What has the Coronavirus taught us about e-commerce?

If there’s one economic sector which should, at the very least, be doing just fine right now, it’s arguably e-commerce.  For example, looking at the headline figures, Amazon is doing spectacularly well.  According to CEO Jeff Bezos, however, this “pandemic profit” will be cancelled out by the need for extra safety precautions.  Cynics might take this comment with a pinch of salt, but it is hard to dispute that the Coronavirus has highlighted the fact that the e-commerce sector still has challenges to address.

You can sell anything (legal) online but most of it still needs to be delivered

If there’s one company which should have the practicalities of e-commerce down to a fine art, it’s arguably Amazon.  Even they, however, have been struggling to make deliveries.  While it is the world’s biggest online behemoth, it was not ready to be hit with such a massive volume of orders, especially not at a time when it needed to implement social-distancing in its warehouses and deal with issues in the global supply chain.

Amazon, however, has done a lot better than most, including its (fairly) close relatives, the major supermarkets, at least in the UK.  When the Coronavirus hit, there was a surge in demand for online deliveries and, bluntly, the supermarkets weren’t able to cope.  Hopefully, the most vulnerable people living on their own were able to get deliveries, but many vulnerable people had to rely on family and friends to do their shopping for them as they could not get a delivery slot.

Shopping in the real world is still big business

To be fair, while supermarkets sell a massive range of products, for most people, the main reason for going into them is to stock up on food and household items.  Some of these are fresh items, in fact, these days, it’s increasingly likely that some will be sold loose.  It’s therefore understandable that many consumers will want to pick their own items rather than put their trust in supermarket product pickers. 

Even when they’re not, many people often prefer to double-check that packages are intact and/or to decide themselves what they want to do if a particular item is out of stock.  These are all arguments for continuing to visit real-world supermarkets rather than shopping online.  The more people continue to visit real-world supermarkets, the less incentive the supermarkets have to invest in the necessary infrastructure to run e-commerce operations on a large scale.  The question then becomes whether or not they will do so now.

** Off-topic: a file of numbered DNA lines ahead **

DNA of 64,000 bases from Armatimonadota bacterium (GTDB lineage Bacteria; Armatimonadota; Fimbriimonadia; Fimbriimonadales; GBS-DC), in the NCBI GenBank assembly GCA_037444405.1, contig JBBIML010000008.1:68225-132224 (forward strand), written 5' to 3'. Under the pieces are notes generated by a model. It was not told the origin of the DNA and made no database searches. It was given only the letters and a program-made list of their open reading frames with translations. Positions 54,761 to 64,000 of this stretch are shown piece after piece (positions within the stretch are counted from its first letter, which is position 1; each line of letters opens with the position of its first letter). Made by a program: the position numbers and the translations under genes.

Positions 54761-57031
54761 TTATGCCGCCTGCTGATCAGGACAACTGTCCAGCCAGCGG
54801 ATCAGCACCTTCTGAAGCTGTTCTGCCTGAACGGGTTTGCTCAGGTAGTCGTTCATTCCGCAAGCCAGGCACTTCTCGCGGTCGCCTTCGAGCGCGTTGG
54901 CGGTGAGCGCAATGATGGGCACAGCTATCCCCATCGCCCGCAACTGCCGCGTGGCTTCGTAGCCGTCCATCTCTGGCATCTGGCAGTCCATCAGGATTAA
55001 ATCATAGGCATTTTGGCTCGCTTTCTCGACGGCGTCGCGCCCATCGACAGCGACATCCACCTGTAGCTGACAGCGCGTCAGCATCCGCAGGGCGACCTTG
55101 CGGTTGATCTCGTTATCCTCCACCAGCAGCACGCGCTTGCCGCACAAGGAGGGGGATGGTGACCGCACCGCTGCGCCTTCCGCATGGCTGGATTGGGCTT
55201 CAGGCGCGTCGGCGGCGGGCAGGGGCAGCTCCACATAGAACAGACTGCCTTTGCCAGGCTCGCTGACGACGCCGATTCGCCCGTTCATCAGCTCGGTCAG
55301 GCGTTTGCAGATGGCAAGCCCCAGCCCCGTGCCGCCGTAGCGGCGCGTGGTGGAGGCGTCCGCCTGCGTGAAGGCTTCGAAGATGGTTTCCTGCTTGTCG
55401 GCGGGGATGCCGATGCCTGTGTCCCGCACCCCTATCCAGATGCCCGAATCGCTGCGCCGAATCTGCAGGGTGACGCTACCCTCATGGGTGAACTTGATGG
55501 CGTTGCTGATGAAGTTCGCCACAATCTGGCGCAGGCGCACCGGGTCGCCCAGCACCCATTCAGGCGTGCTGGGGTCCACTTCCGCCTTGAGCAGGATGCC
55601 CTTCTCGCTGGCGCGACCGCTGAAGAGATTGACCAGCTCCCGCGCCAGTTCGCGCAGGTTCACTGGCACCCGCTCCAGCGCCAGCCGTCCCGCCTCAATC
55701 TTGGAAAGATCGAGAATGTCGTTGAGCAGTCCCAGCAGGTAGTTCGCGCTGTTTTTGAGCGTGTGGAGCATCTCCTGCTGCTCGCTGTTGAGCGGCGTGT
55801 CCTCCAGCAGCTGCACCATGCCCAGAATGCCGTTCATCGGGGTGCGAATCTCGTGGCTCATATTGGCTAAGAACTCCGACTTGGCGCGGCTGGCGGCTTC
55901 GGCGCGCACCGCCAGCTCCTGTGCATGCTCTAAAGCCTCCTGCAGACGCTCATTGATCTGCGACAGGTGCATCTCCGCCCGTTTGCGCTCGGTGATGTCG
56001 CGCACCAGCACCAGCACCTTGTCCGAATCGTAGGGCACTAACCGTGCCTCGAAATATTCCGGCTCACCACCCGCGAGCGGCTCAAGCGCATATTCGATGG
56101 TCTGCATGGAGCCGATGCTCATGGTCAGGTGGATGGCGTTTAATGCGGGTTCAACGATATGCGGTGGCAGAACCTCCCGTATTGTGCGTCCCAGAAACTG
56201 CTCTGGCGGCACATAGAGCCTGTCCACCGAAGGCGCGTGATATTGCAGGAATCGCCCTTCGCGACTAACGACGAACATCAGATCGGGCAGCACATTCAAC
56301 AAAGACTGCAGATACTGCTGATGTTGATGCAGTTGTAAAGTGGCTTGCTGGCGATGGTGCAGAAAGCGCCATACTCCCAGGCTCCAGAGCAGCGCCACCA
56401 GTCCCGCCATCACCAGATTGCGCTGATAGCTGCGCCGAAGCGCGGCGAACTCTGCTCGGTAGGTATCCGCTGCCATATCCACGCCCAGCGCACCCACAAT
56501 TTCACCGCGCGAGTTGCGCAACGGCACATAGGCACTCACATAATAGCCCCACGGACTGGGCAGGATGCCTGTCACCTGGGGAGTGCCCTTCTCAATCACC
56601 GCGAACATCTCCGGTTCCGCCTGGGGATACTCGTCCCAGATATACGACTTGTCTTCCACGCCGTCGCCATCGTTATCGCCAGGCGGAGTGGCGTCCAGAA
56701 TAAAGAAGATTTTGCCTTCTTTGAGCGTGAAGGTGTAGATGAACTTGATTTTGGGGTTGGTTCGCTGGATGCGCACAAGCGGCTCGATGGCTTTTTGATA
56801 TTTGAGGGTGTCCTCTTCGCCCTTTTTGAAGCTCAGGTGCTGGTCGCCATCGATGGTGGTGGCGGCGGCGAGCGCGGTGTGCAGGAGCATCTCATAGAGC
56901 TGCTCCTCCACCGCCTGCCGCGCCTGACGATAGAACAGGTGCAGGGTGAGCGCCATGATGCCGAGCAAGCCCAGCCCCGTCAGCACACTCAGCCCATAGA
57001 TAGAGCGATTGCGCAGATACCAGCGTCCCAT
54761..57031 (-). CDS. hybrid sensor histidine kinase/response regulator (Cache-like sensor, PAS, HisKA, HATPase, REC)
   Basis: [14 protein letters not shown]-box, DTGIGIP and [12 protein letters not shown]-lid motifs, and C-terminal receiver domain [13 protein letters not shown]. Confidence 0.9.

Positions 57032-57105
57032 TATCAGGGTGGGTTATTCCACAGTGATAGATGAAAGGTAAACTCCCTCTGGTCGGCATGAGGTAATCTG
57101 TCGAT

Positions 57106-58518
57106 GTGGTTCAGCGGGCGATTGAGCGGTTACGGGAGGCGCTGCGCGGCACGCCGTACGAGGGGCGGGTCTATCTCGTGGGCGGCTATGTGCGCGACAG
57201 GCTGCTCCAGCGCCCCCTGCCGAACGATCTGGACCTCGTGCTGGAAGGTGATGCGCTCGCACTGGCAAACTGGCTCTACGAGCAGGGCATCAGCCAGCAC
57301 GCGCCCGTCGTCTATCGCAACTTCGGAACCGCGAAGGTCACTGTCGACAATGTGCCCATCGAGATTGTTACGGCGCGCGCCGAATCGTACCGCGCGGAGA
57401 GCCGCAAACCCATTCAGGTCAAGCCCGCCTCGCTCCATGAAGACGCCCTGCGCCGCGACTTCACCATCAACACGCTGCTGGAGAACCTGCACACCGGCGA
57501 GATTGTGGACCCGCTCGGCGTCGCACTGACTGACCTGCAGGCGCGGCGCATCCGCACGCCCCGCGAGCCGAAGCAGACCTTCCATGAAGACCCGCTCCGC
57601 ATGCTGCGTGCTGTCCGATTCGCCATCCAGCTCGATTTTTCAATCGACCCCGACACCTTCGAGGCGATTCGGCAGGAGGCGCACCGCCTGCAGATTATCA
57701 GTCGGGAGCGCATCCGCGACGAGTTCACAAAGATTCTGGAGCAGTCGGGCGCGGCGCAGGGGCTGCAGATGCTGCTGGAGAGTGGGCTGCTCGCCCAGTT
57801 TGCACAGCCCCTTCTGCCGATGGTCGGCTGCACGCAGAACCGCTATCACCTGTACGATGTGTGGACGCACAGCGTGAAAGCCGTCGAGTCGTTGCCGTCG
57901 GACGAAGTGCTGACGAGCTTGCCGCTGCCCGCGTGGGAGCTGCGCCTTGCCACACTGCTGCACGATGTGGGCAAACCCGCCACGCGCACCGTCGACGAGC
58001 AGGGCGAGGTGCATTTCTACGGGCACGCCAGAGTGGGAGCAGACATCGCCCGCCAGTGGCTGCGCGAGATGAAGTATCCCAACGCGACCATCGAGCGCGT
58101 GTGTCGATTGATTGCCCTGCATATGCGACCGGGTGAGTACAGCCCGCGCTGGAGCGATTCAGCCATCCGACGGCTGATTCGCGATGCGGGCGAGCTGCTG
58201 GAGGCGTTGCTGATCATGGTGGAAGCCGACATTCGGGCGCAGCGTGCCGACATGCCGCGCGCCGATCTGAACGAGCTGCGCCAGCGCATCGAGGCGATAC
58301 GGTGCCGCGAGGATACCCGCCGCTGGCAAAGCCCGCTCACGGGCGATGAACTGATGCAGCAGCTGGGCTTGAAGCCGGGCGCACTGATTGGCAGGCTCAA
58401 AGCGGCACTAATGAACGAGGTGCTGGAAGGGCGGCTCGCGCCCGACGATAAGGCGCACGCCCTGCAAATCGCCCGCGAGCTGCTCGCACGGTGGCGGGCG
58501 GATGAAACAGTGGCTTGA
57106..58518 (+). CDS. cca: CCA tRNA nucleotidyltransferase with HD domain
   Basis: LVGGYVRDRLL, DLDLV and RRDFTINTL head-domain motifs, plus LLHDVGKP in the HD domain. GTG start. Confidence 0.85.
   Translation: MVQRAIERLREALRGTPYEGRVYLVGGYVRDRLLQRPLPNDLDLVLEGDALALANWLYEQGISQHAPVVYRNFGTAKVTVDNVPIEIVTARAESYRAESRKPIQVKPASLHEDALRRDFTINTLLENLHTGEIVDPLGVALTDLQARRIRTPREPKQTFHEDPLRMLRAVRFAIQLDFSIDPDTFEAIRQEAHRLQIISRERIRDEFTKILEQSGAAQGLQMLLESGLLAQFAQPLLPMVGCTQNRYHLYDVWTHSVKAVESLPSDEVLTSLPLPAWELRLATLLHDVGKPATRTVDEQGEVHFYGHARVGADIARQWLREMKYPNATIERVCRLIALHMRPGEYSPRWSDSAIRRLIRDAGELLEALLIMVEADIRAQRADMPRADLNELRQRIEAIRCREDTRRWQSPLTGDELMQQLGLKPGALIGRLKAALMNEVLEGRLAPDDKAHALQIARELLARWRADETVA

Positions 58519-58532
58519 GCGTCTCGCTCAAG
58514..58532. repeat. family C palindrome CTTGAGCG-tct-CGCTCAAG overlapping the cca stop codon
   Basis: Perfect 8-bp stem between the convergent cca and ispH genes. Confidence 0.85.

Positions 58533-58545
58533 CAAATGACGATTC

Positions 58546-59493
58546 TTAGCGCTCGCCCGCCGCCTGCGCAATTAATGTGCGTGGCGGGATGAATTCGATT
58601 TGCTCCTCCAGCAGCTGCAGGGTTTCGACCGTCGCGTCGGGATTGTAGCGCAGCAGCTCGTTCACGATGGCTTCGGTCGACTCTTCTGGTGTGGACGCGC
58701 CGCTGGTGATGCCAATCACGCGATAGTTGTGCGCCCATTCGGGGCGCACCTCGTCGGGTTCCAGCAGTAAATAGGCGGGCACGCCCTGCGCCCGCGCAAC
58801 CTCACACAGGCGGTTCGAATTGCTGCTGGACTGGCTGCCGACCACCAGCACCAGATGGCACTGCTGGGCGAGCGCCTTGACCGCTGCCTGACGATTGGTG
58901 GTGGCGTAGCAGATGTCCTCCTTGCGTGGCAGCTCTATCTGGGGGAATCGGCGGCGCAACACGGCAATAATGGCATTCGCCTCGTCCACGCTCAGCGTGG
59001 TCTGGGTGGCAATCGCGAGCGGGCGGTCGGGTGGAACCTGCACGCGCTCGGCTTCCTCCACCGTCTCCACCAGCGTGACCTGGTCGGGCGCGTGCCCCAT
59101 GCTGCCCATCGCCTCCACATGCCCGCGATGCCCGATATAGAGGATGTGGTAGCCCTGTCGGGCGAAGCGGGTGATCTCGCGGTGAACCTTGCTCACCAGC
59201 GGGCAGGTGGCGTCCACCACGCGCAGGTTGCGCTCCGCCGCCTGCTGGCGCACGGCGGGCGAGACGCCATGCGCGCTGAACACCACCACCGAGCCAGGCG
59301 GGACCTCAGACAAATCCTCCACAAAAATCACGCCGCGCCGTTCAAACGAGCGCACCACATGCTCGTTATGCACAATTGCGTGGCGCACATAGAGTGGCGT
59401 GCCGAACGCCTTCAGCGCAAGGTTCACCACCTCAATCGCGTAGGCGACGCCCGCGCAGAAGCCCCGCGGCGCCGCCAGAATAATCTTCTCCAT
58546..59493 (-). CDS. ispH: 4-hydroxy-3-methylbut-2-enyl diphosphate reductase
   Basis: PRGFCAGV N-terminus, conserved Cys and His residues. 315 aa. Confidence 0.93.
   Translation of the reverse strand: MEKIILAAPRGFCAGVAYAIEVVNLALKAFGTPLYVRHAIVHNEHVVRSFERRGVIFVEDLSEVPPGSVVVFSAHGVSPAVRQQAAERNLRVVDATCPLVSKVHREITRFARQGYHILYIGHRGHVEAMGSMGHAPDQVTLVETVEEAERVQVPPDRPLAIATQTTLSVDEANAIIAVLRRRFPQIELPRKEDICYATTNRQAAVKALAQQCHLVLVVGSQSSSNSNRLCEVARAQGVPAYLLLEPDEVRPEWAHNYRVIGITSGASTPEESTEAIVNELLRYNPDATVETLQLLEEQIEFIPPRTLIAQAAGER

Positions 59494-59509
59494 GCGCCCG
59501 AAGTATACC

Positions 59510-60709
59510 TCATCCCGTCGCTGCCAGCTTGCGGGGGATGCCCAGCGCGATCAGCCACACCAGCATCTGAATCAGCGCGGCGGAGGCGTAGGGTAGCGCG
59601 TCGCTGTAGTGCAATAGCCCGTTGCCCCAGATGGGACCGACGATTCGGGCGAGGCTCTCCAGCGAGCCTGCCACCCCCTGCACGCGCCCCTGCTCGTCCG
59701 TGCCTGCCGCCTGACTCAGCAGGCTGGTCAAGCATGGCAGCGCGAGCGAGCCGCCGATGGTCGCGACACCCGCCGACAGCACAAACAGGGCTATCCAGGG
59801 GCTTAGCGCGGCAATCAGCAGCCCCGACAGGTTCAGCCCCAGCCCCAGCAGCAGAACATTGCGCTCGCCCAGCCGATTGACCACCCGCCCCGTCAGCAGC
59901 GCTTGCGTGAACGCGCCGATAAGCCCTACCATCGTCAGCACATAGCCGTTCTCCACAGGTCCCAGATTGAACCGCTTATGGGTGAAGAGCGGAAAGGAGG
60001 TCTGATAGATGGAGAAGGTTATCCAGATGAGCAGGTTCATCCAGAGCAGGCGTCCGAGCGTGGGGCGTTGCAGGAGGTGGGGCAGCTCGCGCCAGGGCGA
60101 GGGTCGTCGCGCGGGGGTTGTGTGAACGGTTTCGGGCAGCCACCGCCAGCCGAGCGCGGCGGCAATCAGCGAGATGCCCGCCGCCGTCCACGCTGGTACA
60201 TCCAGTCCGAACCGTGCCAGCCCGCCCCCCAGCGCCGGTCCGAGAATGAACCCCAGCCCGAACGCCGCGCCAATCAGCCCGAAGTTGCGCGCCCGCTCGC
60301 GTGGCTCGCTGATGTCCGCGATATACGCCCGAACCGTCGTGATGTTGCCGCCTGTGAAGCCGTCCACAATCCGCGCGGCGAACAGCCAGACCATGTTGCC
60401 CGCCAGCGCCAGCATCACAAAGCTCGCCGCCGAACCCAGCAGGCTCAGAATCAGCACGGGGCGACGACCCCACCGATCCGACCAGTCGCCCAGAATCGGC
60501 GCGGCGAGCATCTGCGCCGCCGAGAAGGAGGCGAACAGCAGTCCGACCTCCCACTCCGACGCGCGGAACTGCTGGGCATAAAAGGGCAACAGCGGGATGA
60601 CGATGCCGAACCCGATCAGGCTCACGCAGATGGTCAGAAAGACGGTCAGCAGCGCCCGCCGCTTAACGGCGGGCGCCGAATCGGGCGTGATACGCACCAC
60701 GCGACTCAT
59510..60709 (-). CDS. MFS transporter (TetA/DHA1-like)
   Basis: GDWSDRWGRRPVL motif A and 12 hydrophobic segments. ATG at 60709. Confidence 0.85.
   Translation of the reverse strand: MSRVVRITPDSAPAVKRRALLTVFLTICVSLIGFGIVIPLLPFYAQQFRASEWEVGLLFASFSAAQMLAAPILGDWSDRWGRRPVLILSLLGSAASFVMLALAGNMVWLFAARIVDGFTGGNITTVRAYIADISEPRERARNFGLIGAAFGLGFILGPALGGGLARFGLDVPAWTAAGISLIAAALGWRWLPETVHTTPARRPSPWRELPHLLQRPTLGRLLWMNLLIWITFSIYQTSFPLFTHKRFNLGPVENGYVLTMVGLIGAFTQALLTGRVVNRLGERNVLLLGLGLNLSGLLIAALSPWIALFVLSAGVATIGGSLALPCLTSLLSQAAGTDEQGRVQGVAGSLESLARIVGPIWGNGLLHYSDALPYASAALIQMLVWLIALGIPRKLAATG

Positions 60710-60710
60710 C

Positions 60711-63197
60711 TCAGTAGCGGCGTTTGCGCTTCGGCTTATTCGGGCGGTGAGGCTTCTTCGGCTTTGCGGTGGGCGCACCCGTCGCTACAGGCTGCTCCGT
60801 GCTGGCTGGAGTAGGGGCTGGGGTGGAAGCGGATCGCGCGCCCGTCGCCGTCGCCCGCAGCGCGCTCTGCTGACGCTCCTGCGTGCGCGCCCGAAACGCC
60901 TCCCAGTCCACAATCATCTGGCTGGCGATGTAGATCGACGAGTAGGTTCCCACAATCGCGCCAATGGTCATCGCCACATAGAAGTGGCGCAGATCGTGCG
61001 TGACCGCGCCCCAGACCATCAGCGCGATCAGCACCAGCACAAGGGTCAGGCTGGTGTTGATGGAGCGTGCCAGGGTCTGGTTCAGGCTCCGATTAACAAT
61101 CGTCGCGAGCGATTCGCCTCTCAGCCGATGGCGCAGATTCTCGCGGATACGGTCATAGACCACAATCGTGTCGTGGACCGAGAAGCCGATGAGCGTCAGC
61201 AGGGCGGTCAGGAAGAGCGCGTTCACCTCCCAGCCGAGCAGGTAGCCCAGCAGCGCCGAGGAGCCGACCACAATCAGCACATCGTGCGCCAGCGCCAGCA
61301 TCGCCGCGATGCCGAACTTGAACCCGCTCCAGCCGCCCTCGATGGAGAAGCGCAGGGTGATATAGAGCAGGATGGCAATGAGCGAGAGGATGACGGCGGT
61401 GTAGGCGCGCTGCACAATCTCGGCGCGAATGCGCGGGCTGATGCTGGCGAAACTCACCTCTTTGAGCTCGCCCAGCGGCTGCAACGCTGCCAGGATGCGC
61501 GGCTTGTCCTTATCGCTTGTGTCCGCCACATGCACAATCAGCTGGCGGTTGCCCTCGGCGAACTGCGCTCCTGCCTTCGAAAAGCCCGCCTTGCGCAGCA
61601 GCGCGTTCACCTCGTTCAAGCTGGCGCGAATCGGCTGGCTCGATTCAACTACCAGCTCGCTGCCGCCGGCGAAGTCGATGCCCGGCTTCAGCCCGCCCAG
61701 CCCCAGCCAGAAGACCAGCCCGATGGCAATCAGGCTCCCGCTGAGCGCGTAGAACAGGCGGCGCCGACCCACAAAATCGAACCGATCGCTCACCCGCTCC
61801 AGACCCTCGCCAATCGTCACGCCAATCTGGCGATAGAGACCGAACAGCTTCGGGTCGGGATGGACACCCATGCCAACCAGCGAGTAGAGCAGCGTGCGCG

Is the post-Coronavirus future business as usual, click and collect or e-commerce?

Supermarkets and indeed other retailers large and small are currently facing something of a conundrum.  On the one hand, many people are predicting that the Coronavirus will lead to a long-term shift in consumer behaviour.  On the other hand, nobody has any idea what it will be. 

Based on pre-Coronavirus trends, it seems safe to assume that the e-commerce sector will continue to grow, at least compared to its pre-Coronavirus levels and probably compared to its current levels.  This raises two key questions.  How quickly will it grow and what size will it ultimately reach. 

To complicate matters, there is unlikely to be a “one-size-fits-all” answer to these questions.  For example, supermarkets may well see their e-commerce and click-and-collect sectors grow rapidly because shopping in a supermarket is an impersonal experience anyway.  Smaller businesses, by contrast, may see their eCommerce sections grow at a much slower rate as their customers value the personal interaction much more highly.

If this does happen, then it could be beneficial for smaller businesses as they would be able to see what the major players were doing, quite bluntly, learn from their mistakes (and successes) and see how they made use of technology before thinking about how to ramp up their own online operations.

With retail shops opening today we wish all of the independents every success and hope that people continue to support the small businesses.